While legislation involving Executive Life annuities is on hold, congressional action could help pensioners get promised benefits in one current court case.
The legislation - S. 1312, the Pension Annuitants Protection Act of 1993 - would give the Department of Labor, a former participant, a beneficiary or a fiduciary the power to sue to get "appropriate relief" if a plan fiduciary's purchase of an annuity violates the Employee Retirement Income Security Act.
This could have been used in Maher vs. Strachan Shipping Co., the Louisiana District Court case that denied full benefits to the company's former plan participants. When the plan terminated in 1987, Executive Life Insurance Co., Los Angeles, annuities were purchased, which eventually turned sour and left about 100 former plan participants without promised retirement benefits.
In October, the court decided participants could not receive promised benefits because the plan had terminated and thus they no longer were participants, and because of a statute of limitations in ERISA. The plaintiffs have filed a motion to reconsider the decision that will be heard in January.
The legislation would have taken care of the participants' problem, experts said, because it would clarify that participants have standing to sue if there was a fiduciary breach in purchasing an annuity.
"The bill isn't doing anything but clarifying what's already in the law, that former participants do have a remedy," said Bruce Spizer, the attorney representing the participants in the case.
"It's a perfectly decent bill, and there's a number of people that would be helped by this," said Mark Ugoretz, president of the ERISA Industry Committee, Washington.
About one week after Maher was decided, the bill passed the Senate and was brought to the House for a voice-vote approval. Instead of getting passed, the bill was sent to the House Education and Labor Committee, where it still sits.
The problem with the legislation, experts said, is that the Department of Labor wants a broader ruling that would not only include these provisions, but also would reverse a June 1 Supreme Court decision in Mertens vs. Hewitt Associates. In Mertens, the court decided plan participants could not sue non-fiduciaries, such as actuaries, accountants and lawyers, for monetary damages if they "knowingly participate" in a fiduciary breach of ERISA. (Pensions & Investments, June 28).
What's more, S. 1312, if approved, might retard the Labor Department's momentum to circle around for a second pass at a legislative fix to Mertens, some experts said.
The Labor Department has claimed the Mertens decision has frustrated its enforcement efforts, especially with Executive Life cases, where the government wants employers to buy annuities that would back up those from the bankrupt insurer.
"Mertens has created all these kinds of problems," said Timothy Hauser, a trial attorney for the Labor Department, who filed an amicus brief for the Maher case. "What (the Mertens decision) means is that defendants are saying ERISA can be tightly constrained against participants."
In Maher, the Strachan Shipping Co. of Savannah, Ga., told participants it was going to terminate the plan and purchase Executive Life annuities to be effective Nov. 1, 1987. When Executive Life went into conservatorship by the California Commissioner of Insurance in April 1991, monthly payments were reduced 30%. Most of the participants lived in states that guaranteed the 30% difference, but 100 participants living in Louisiana did not have a state guaranty fund in place to make up the shortfall. They filed suit against the company to get their benefit.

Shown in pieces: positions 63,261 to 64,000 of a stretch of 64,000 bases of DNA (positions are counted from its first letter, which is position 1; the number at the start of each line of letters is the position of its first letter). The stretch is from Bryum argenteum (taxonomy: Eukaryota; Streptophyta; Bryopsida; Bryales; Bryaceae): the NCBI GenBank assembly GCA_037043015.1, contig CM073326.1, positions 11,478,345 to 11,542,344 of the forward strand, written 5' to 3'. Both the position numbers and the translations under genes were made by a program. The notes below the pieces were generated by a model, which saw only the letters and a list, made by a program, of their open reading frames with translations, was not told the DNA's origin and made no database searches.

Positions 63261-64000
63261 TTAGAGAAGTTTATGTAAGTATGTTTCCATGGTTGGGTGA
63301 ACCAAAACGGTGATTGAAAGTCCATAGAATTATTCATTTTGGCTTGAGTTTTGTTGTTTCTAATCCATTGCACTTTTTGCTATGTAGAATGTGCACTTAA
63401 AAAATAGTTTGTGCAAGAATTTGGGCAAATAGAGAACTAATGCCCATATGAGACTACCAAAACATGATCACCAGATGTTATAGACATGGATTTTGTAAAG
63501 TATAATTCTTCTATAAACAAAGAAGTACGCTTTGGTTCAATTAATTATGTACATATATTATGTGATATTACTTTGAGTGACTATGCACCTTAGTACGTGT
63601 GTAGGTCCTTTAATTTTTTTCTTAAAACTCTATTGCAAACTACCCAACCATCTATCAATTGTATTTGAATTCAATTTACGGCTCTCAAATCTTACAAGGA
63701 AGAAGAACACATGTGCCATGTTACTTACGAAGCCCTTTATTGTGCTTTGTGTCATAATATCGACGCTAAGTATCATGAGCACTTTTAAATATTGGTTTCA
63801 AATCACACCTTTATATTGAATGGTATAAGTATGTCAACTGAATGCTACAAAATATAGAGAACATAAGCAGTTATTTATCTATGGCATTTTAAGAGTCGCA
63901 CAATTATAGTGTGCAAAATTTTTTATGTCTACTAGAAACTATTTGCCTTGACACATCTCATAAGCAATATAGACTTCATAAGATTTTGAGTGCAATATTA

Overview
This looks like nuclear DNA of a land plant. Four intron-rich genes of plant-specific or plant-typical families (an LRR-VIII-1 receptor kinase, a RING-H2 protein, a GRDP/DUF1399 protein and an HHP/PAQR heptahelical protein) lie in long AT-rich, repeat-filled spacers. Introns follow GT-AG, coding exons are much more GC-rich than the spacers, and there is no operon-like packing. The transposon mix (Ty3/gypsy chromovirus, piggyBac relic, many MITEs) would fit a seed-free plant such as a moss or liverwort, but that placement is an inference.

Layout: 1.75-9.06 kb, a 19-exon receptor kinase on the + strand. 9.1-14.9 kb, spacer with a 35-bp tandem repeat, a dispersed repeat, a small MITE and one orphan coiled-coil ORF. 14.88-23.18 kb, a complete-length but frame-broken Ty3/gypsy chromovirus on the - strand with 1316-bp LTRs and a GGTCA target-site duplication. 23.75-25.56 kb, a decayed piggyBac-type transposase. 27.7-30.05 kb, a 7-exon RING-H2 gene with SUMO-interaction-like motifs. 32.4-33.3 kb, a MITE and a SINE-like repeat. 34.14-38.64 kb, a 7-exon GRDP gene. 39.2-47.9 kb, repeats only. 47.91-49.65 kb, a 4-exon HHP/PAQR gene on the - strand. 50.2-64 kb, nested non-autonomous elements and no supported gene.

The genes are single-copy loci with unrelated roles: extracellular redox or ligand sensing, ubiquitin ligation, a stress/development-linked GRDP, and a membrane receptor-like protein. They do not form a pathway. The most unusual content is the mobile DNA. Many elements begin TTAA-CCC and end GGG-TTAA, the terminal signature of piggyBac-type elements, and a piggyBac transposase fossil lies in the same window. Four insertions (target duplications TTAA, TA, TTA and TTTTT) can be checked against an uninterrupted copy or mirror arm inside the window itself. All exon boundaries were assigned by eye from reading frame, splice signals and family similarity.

In September, Aurora National Life Assurance Co., Los Angeles, took over Executive Life's annuities for the plan and further reduced Louisiana participants' benefits, said Mr. Spizer, the participants' attorney.
After Aurora analyzed the situation, participants received between 50% and 57% of their benefits, Mr. Spizer said.
But Strachan argued, and the court agreed, the Louisiana participants shouldn't be entitled to benefits from a plan that had terminated.
Further, the court said these participants didn't file a suit until August 1992, nearly five years after the plan had terminated. Under ERISA, participants need to file within three years when they are aware of a breach or violation. According to the Labor Department's Mr. Hauser, participants should have been given six years to file, because they did not know how or why the Executive Life annuities were purchased.
"This is the kind of case the Department of Labor said they were worried about," said Melissa Kahn, senior counsel for pensions at the American Council of Life Insurance, Washington.
Meanwhile, the government wants more than what Sen. Howard Metzenbaum, D-Ohio, and Sen. Nancy Kassebaum R-Kan., offered in S. 1312.
The Department of Labor "supports and appreciates Sen. Metzenbaum's and (Sen.) Kassebaum's efforts, but we continue to believe that we need a broader fix," said Assistant Secretary of Labor Olena Berg.
Mr. Spizer said the Maher case will be up for reconsideration when Congress goes back into session in January. He isn't counting on Congress getting to the legislation in time, and said the decision has a 50% chance at being changed.
The case will continue to the Fifth Circuit for an appeal if the reconsideration is denied, Mr. Spizer said.